Today we know that this technique is not only confusing for the puppy but also inefficient and unhealthy.
Also, most puppies tend to relieve themselves when nobody is watching. Imagine the following situation: you come home from work and see a pee pond or a poop pile on the floor.
Chances are the accident happened long before you came. If you punish your pet, he cannot understand why. Trying to correct a behaviour long after the accident happened is useless.
Even reprimanding tones are felt like punishment for most puppies. Additionally, punishing damages your relationship with your puppy by making her fearful and stressed.
Disrespecting your dog’s ‘’hold time’’
Another significant and unfortunately common mistake is expecting the puppy to hold it for longer than she can.
Every puppy has a different ‘’holding time’’.
A rule of thumb is that the dog’s ‘’hold time’’ equates to its number of months expressed in hours.
For example, a two-month-old puppy can hold it for two hours, while a four-month-old puppy can hold it for around four hours.
However, there are exceptions to the rule. Usually, as the puppy grows, it should hold it for longer, especially during night time.
It is no secret that every puppy parent wants a fast, reliable, and efficient toilet training strategy.
Although toilet training is a straightforward process, it is not a magic trick that your puppy can learn in a day or two.
It is an ongoing, lasting and tiring process, and more often than not, there will be misunderstandings, confusion, and frustrations for both you and your puppy.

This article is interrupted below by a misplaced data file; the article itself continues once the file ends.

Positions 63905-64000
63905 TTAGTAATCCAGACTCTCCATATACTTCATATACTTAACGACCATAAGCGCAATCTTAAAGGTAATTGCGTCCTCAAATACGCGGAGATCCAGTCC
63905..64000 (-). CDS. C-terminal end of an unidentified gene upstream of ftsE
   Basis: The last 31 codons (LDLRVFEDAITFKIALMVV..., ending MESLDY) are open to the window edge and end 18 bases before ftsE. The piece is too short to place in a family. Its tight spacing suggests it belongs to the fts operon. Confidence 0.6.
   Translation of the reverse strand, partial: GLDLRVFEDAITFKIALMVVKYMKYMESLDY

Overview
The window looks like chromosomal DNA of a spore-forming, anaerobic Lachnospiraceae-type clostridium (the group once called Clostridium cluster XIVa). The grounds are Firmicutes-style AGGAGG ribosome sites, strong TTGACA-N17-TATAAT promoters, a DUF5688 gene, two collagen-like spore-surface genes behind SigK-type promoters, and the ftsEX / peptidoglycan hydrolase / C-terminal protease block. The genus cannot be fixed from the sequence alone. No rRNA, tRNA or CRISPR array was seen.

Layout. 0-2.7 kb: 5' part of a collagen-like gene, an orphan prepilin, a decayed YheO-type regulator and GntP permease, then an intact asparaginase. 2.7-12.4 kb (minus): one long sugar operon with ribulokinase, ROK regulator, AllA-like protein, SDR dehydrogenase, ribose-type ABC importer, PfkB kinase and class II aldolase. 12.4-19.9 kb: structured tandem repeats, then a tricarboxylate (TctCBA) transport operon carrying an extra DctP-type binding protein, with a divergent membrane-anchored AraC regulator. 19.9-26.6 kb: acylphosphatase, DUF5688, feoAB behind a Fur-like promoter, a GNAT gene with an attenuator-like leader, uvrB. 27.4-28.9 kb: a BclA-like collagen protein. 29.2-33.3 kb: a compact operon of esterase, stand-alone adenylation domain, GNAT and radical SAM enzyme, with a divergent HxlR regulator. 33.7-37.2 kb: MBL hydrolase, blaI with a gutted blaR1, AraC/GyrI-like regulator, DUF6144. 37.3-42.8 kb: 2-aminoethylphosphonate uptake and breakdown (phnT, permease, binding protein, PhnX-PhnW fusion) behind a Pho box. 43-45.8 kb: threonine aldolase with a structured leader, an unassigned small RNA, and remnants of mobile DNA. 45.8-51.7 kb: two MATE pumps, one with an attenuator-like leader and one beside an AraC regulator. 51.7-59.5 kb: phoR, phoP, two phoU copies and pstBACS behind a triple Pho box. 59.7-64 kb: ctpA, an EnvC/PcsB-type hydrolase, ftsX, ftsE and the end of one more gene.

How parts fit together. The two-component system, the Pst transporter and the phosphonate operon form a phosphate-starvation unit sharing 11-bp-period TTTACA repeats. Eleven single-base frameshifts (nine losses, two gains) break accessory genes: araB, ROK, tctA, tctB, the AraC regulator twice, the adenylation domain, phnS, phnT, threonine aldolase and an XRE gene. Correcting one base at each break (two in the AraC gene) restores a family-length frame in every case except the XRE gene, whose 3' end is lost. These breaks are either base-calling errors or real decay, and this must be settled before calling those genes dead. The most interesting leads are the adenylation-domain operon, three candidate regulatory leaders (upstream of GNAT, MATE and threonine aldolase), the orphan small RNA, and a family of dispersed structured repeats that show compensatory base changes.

Keep in mind that successful toilet training requires patience and understanding that the puppy is just starting to learn the rules.
A final helpful tip, while toilet training is to never walk around the house barefoot – you never know if a smelly package or wet surprise is waiting for you to step on it.
Haven't decided yet? Here is our top XXX:
Puppy Toilet Training Pack
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No, it is unreasonable to expect a puppy to be toilet trained when only eight weeks old. At this point, you should be focused on preventing accidents, not actual toilet training.
For a puppy to be considered fully toilet trained, it needs an average of four to six months. However, some puppies may need as long as a year.
Yes, puppies younger than four months cannot hold during the entire night. However, once older than four months, they will be able to sleep through the night without the need to relieve themselves.
Reports suggest smaller dog breeds are harder to toilet train. The top 5 most challenging dogs to toilet train are really small-sized and include the Bichon Frise, the Jack Russell terrier, the Yorkshire terrier, the Cocker Spaniel, and the Chihuahua.
However, there are always exceptions to the rule, and just because your puppy is on this list, it doesn’t mean you will face challenges during toilet training.
No, in fact, female dogs tend to be cleaner and faster learners, making the toilet training process in female puppies easier and much quicker.